Mathematical model of muscle wasting in cancer cachexia incorporated with immunology
Cancer cachexia is a debilitating condition characterized by an extreme loss of skeletal muscle mass. It negatively impacts patients’ quality of life, reduces their ability to sustain anti-cancer therapies, and increases mortality risk. Recent discoveries have identified the myostatin/activin A/ActRIIB pathway as critical to muscle wasting by inducing satellite cell quiescence and increasing muscle-specific ubiquitin ligases responsible for atrophy. Remarkably, pharmacological blockade of the ActRIIB pathway has been shown to reverse muscle wasting and prolong the survival of tumour-bearing animals.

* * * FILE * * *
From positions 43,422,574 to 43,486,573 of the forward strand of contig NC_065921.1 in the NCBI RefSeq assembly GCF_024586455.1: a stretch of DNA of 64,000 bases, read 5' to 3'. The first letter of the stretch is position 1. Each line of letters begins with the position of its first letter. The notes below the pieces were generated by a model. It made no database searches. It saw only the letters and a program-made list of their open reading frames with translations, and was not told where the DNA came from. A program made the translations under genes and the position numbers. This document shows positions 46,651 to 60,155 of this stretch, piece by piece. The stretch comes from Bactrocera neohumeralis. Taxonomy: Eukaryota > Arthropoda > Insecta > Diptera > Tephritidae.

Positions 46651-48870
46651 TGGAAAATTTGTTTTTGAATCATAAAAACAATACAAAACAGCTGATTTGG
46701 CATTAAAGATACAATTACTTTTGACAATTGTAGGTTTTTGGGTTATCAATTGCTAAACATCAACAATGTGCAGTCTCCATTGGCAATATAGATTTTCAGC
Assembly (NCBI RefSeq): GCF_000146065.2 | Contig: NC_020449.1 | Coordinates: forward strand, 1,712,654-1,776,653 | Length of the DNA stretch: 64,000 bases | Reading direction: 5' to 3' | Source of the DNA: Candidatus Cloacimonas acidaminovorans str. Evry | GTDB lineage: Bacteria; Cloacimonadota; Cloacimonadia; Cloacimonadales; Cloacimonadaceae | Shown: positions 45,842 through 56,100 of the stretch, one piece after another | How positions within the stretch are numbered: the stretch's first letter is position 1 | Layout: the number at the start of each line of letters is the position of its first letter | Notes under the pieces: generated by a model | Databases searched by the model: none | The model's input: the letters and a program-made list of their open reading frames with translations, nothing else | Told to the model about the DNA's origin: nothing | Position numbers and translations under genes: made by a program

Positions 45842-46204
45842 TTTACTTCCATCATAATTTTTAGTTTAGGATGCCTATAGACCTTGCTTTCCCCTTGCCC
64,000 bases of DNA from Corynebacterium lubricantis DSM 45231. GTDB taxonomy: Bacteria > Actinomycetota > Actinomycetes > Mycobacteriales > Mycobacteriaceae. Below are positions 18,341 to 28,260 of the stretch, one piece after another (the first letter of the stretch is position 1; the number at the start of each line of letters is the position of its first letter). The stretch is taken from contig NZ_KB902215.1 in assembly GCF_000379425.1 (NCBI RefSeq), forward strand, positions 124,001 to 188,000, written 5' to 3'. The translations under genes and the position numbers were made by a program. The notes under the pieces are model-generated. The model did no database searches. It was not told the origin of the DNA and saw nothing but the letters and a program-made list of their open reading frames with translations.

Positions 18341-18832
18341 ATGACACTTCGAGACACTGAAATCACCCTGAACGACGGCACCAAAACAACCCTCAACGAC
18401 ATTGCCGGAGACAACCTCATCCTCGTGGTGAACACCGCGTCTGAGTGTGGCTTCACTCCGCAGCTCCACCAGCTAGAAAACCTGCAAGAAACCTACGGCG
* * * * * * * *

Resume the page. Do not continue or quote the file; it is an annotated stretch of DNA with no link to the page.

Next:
In this mini-symposium, I will present a novel mathematical model of muscle tissue subjected to tumour-derived cachectic factors to explore the implications of this signalling pathway and potential therapeutic targets in cachexia. The model tracks the intercellular interactions between cancer, satellite, and muscle cell populations and is parameterized by fitting to colon-26 mouse model data. Our findings suggest that after blocking the myostatin/activin A pathway, partial recovery of cancer-induced muscle loss requires the activation and proliferation of the satellite cell compartment with a functional differentiation program. Cancer cachexia is often associated with chronic inflammation, and immune cells such as macrophages and T cells have been implicated in the development and progression of this condition. Our future interest is to incorporate immune response in our cancer cachexia model, which may lead to the development of new treatments and interventions for this debilitating condition.